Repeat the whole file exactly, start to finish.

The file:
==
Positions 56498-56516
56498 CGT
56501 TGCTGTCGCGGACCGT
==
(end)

Positions 56498-56516
56498 CGT
56501 TGCTGTCGCGGACCGT